Panch Khalsa Diwan

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Panch Khalsa Diwan (Bhasaurias, Babu Teja Singh Bhasauria Singh Sabha) was originated in 1893. This was the term given to the ‘Babu Teja Singh Bhasauria Singh Sabha’, founded at the village of Bhasaur by one Teja Singh in 1893. Teja Singh ‘Bhasauria’ was a retired government employee during the times of the British Raj. He can be considered as being an ultra - Tat Khalsa Singh Sabhia. Teja Singh Bhasauria felt that the Tat Khalsa Singh Sabhai movement was not radical enough in their reforms of Sikhism. Bhasurias are followers of Teja Singh bhasuria.


Some of his proposed changes however did appeal to the Tat Khalsa Singh Sabhias. For instance Teja Singh Bhasauria advocated:

1. Only Khalsa Sikhs should be considered Sikhs.
2. Non-Khalsa Sikhs were not Sikhs.
3. All Khalsa Sikhs should adopt cast designations of ‘Got’ (clan name) and adopt as surname ‘Singh’ for males and ‘Kaur’ for females.
4. Females should be equally initiated into the Khalsa - a belief contrary to ancient Sikh Rehitnamas such as of Chaupa Singh.
5. Khalsa women were ‘equal’ to male Khalsa and thus could participate as the Panj Piyareh (the 5 Beloved Ones who may initiate new Khalsa Sikhs)
6. 5k’s should be made compulsory for all Khalsa

However, Teja Singh Bhasauria also proposed more radical changes, which did not sit well with his counterparts of the Tat Khalsa Singh Sabhia such as:

1. All women should wear a ‘Keski’ (small turban)
2. In addition to the 4 major taboos of the Khalsa, Teja Singh advocated a fifth - non-Khalsa Sikhs may not eat alongside Khalsa Sikhs
3. Dasam Guru Durbar was not Sikh scripture
4. Teja Singh altered the Sikh ‘Ardas’ (formal invocation) and wished to replace the phrase ‘Prathm Bhagauti Simar Keh’ for he believed ‘Bhagauti’ referred to the Hindu Goddess of the same name, rather than the double-edged sword
5. All non-Sikh/Hindu festivals, such as ‘Lohri’, ‘Rakhsha Bandan’, ‘Dussera’, ‘Navratri’, etc., should be excluded from Sikh celebrations
6. The removal of the ‘Raagmala’ (last page of Adi Guru Durbar), non-Sikh Gurbani of Bhagats (saints) and ‘Bhatts’ (bards), from Adi Guru Durbar.

Criticise Namdev

In particular, Teja Singh Bhasauria targeted Bhagat Namdev’s work for according to his views this was not Sikh, but Hindu. One particular ‘Shabad’ (ballad) he hated occurs in 'Raag Bhairo'.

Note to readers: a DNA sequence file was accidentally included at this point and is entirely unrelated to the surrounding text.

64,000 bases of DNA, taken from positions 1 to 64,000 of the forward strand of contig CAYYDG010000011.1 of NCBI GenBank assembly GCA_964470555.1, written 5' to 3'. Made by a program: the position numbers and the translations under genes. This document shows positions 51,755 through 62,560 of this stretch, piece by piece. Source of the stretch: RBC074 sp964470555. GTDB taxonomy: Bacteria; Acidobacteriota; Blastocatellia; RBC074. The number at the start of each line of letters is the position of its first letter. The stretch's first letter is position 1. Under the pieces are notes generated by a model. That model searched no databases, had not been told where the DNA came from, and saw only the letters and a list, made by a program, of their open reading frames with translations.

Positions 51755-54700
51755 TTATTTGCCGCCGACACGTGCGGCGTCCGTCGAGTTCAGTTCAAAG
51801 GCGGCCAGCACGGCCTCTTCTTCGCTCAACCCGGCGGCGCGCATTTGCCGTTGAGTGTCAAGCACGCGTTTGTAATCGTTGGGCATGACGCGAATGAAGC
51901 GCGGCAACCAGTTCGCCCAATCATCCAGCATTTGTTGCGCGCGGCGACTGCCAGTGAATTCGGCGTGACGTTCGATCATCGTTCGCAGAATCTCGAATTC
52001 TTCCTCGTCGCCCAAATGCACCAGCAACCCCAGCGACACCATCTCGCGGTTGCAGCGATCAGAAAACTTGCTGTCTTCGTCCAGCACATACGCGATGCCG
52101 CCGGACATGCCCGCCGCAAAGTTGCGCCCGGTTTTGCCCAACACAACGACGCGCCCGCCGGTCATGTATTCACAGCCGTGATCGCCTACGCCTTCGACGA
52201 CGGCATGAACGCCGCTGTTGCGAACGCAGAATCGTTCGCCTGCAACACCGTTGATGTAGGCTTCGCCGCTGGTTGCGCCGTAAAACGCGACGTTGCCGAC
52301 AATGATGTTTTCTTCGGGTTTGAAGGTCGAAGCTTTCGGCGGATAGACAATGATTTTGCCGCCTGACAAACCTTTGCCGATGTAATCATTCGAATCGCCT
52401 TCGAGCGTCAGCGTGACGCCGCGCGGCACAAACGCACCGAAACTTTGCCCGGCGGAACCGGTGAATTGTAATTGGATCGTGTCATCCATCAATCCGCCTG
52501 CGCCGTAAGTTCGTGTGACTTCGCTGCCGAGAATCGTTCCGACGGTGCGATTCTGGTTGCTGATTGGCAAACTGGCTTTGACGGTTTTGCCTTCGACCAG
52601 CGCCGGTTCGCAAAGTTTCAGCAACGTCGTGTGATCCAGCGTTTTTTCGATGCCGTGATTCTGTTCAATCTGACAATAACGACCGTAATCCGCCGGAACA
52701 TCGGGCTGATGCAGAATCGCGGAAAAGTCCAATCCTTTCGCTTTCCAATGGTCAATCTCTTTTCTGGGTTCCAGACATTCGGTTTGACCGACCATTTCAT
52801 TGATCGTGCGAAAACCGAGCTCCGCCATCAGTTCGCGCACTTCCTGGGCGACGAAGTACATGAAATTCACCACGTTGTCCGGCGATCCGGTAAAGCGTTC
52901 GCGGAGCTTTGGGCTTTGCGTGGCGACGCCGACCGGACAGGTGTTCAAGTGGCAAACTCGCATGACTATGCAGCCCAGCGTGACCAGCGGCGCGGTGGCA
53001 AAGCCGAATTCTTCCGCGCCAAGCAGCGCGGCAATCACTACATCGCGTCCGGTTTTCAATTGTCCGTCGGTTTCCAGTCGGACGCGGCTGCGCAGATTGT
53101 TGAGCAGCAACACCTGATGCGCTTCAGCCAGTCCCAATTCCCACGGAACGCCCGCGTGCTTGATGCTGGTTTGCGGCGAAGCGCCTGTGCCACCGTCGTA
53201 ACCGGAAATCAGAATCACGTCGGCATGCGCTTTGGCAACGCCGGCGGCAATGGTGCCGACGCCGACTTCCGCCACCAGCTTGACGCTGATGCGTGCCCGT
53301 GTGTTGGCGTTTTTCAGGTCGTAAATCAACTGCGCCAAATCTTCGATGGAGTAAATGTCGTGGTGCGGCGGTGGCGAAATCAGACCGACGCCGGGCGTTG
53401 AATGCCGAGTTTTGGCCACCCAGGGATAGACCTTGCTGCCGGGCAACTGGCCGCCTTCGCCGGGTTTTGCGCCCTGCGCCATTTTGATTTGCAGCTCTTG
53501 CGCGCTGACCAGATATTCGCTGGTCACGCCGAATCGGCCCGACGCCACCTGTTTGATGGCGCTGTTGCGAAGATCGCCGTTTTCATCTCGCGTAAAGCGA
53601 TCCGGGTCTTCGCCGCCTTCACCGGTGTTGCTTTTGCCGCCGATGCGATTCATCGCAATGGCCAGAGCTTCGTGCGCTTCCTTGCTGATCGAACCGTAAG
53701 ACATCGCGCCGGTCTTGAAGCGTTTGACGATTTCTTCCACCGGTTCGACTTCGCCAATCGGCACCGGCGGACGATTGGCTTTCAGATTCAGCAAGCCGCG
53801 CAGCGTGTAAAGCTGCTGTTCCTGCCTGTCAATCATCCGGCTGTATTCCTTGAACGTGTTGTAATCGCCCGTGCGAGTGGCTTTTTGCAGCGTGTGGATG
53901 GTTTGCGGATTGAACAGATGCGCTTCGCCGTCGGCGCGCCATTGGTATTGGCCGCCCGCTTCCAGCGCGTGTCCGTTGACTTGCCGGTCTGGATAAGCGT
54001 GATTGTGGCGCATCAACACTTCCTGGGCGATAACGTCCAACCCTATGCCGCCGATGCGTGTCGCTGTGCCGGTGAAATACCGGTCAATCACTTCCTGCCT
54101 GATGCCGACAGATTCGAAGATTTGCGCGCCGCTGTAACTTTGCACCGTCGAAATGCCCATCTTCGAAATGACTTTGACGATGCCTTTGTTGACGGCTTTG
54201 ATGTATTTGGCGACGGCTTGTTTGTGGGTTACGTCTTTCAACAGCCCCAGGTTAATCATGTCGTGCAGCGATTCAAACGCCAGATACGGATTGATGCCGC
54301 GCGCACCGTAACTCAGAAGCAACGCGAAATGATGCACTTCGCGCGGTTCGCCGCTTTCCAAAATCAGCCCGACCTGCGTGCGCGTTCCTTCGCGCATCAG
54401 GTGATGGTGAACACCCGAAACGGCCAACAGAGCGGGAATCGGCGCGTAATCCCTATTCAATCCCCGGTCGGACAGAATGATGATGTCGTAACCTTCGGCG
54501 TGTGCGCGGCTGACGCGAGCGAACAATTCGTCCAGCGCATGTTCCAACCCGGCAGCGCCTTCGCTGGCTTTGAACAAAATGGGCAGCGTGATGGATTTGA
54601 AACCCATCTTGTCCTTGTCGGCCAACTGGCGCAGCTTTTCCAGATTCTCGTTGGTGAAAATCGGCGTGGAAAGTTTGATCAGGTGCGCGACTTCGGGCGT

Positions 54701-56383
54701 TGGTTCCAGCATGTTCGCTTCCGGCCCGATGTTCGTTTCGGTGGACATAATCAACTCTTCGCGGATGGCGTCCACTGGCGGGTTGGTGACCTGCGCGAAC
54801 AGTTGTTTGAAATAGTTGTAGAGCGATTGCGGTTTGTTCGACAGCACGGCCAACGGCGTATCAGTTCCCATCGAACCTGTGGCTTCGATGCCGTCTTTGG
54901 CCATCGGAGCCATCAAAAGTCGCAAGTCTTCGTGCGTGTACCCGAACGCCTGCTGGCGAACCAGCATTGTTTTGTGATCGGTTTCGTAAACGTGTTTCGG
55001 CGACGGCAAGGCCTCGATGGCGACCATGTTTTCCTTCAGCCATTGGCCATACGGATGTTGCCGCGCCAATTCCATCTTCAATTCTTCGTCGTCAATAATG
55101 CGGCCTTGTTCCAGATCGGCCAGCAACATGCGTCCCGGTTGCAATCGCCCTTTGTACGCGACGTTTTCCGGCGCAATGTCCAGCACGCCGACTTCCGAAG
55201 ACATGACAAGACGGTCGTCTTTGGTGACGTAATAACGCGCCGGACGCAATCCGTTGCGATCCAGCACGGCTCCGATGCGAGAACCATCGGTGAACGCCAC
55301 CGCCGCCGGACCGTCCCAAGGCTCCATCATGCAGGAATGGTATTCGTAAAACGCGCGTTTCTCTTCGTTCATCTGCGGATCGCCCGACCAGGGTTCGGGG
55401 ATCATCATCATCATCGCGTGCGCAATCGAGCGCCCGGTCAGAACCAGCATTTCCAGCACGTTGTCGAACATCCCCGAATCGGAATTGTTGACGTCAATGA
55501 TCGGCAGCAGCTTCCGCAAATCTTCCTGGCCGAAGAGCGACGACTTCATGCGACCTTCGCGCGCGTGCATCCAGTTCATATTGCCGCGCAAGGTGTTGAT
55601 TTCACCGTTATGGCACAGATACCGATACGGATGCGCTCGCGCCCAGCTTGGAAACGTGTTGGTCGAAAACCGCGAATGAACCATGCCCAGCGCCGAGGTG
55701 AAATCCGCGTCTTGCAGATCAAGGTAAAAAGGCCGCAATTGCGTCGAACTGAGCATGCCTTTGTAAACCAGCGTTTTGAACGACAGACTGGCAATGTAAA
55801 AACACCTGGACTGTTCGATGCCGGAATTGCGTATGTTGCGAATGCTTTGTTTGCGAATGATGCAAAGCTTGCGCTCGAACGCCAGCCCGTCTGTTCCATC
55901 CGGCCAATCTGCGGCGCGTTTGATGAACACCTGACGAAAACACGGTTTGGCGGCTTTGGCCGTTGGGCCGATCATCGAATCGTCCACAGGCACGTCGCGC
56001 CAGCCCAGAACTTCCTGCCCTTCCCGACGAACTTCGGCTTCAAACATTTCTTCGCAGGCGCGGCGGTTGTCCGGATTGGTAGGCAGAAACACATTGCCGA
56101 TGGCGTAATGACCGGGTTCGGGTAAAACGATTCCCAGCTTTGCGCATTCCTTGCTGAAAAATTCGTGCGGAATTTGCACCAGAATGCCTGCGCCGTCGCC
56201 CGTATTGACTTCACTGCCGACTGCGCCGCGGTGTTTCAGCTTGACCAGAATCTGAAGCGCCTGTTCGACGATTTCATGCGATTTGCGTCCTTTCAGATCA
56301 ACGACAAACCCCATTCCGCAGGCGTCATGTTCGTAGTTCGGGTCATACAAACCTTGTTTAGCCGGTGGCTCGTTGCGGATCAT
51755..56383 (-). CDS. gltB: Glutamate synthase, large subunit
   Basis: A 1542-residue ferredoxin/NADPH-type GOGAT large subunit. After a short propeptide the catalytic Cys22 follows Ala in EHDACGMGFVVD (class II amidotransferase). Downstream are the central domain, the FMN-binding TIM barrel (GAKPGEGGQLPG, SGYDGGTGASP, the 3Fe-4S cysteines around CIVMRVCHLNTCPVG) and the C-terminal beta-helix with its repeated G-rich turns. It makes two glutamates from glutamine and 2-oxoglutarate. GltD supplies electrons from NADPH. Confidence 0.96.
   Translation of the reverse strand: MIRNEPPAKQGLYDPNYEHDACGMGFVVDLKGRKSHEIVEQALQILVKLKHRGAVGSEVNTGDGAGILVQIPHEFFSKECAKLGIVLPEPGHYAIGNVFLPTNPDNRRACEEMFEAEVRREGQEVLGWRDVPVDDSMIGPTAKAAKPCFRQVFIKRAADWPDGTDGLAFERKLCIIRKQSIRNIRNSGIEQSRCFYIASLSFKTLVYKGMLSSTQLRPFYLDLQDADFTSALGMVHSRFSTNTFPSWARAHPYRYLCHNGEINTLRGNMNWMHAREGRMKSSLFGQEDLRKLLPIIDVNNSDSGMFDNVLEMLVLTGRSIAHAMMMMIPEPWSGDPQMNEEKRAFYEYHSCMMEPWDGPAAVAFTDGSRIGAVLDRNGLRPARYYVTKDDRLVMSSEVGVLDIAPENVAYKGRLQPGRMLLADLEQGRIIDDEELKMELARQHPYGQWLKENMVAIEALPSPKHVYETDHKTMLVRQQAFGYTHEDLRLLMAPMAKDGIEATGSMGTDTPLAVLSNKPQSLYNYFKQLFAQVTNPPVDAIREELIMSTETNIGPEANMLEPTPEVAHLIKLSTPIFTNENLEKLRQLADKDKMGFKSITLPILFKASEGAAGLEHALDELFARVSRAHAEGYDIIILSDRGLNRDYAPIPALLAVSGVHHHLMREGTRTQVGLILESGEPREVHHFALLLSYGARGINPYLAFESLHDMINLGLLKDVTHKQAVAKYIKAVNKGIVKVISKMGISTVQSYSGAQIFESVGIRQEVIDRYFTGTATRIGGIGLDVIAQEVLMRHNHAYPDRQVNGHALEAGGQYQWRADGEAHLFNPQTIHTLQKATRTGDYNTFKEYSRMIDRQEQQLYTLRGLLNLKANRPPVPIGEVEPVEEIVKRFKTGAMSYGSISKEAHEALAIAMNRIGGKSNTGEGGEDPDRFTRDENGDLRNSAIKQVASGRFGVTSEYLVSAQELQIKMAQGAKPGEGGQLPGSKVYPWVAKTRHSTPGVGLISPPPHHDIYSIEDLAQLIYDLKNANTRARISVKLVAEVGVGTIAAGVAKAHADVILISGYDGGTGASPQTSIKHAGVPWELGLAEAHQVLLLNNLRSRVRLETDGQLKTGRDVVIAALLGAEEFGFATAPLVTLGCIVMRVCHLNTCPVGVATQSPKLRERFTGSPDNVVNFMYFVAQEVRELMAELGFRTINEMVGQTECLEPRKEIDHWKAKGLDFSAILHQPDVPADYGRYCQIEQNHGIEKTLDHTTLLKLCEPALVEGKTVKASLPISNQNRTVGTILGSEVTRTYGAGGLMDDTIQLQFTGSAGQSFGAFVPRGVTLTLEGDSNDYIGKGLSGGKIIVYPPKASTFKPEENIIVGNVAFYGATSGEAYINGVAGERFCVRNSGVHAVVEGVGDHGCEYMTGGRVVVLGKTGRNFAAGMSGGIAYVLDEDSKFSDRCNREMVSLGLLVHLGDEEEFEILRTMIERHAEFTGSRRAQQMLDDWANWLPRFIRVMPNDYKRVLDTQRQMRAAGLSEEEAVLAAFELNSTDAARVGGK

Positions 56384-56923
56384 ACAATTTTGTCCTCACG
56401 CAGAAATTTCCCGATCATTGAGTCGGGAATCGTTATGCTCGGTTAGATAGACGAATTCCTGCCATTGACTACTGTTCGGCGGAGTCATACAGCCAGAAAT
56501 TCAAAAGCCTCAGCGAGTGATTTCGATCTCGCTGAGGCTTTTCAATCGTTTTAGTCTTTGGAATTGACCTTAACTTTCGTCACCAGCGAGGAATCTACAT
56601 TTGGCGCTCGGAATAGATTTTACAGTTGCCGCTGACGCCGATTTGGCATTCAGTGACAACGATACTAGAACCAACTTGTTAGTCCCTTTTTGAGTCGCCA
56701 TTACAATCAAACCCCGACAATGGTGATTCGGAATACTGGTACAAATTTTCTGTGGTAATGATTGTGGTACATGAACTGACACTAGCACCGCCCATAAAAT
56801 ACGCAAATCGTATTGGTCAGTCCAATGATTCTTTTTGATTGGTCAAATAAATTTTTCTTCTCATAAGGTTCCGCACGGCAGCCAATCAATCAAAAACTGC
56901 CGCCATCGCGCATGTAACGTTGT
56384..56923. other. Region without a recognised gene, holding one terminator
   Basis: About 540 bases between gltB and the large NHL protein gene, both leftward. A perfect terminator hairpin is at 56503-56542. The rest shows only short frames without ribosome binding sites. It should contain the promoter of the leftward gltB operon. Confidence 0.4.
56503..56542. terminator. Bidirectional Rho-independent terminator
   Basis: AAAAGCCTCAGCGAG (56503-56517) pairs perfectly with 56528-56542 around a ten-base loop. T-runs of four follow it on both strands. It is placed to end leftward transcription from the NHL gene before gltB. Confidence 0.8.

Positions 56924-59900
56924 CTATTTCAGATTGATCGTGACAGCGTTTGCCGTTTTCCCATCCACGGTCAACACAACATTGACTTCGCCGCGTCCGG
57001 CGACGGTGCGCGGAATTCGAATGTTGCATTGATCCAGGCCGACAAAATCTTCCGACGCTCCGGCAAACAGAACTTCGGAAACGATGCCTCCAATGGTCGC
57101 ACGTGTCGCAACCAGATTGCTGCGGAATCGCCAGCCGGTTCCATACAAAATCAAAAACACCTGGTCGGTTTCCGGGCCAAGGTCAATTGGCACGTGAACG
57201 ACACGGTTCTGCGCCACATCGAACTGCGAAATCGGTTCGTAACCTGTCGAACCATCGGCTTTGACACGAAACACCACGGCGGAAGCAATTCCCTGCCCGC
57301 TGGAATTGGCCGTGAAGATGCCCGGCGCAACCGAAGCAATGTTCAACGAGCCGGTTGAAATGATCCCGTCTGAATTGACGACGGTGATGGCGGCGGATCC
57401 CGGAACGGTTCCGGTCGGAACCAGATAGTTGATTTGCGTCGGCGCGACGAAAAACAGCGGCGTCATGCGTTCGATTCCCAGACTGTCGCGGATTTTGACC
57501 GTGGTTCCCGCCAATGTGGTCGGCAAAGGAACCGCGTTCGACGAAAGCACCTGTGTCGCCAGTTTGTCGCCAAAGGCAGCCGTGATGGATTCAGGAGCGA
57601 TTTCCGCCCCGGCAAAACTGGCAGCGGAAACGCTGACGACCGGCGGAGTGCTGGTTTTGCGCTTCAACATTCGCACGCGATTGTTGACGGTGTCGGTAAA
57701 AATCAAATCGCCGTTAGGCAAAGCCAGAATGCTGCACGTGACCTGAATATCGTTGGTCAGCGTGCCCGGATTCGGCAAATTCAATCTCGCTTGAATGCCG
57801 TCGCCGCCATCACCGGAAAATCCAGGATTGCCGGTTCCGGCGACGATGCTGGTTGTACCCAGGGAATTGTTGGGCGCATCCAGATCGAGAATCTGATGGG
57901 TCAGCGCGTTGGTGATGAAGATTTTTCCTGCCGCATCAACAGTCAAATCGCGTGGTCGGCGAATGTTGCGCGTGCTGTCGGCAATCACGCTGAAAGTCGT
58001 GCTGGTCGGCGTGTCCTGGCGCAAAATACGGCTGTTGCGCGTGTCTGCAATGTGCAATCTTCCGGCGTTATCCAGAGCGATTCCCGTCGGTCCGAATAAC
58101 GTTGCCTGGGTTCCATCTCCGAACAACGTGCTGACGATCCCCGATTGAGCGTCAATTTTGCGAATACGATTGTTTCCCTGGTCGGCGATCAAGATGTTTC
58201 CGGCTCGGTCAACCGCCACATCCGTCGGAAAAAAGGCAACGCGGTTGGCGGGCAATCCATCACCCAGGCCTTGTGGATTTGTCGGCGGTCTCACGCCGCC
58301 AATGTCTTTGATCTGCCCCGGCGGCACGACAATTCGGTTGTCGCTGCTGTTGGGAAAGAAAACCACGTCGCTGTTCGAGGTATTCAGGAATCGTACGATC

In this Shabad, Bhagat Namdev actually spoke of himself as ‘Hindu’ and spoke of how Vishnu mounted on the winged 'Grur' (also known as Garuda), and came to save him from a tyrannical Muslim king.

view Namdev and Tughlaq

Maha Parshad

Teja Singh Bhasauria also wished to substitute the term ‘Karah Parshad’ (term used to refer to the sanctified pudding made with flour, sugar and water), with that of ‘Maha Parshad’.

He felt that this change was justified and substantiated by works of Bhai Gurdas and claimed that ‘Maha Parshad’ was being incorrectly utilized to refer to ‘Chatka’ meat. Indeed, this belief has trickled down and some Sikhs today incorrectly believe that the term ‘Maha Parshad’ does indeed refer to ‘Karah Parshad’.

In 1911, Teja Singh Bhasauria produced a ‘Rehitnama’ (code of conduct) for his followers entitled ‘The Khalsa Rehit Parkash’. Baba Gurbachan Singh Khalsa ‘Bhindrawaley’ states that the British gave Teja Singh Bhasauria a printing press, which he utilized to produce copies of Adi Guru Durbar. However, these copies lacked the portions that Teja Singh objected to.

Indeed many Akali Nihangs and Nirmala Sikhs of the 'Samparda Bhindra' (popularly known as ‘Dam Dami Taksal’) also looked upon Teja Singh Bhasauria as an agent of the British Raj.

The elderly Samparda Bhindra preacher, Giani Gurdev Singh comments: ‘The English had very clever people. In their eyes, only the Sikhs could rise up [against the British authorities]. If anyone can cause trouble or rebel, [they thought], then the Sikhs can overthrow our Raj. Even though they had on all fronts, established their fierce authority, their laws were very harsh. Even then they tried to buy of some people from amongst the Sikhs - so as they could start off such a thing which would cause splits in the Sikh nation. They [British] first contacted Teja Singh Bhasauria. They gave him money to open, at that time a girl’s school, and then a printing press. At that time, no one possessed that much money but they had the backing of the government then ……. That is why he started this - that ‘Raagmala’ is not Sikh scripture.’ Giani Gurdev Singh, transcript of interview on October 2001

Death of Teja Singh

In his lifetime, the infamous Teja Singh Bhasauria never came before the Akal Takht, and died in ignominy. On May 3rd 2001, his grandson Manmohan Singh Sidhu and his wife Balwinder Kaur, appeared before the Akal Takht on behalf of ‘Babu’ Teja Singh and his wife Niranjan Kaur. They were then declared ‘Tankhias’ (apostates) and ordered to perform penance of one reading of Adi Guru Durbar, and offer ‘Karah Parshad’ to the value of 101 Rs. On completion of the penance, an ‘Ardas’ was done was done at Akal Takht, and the late Teja Singh Bhasauria and his wife were once more inducted into Sikhism by S.G.P.C.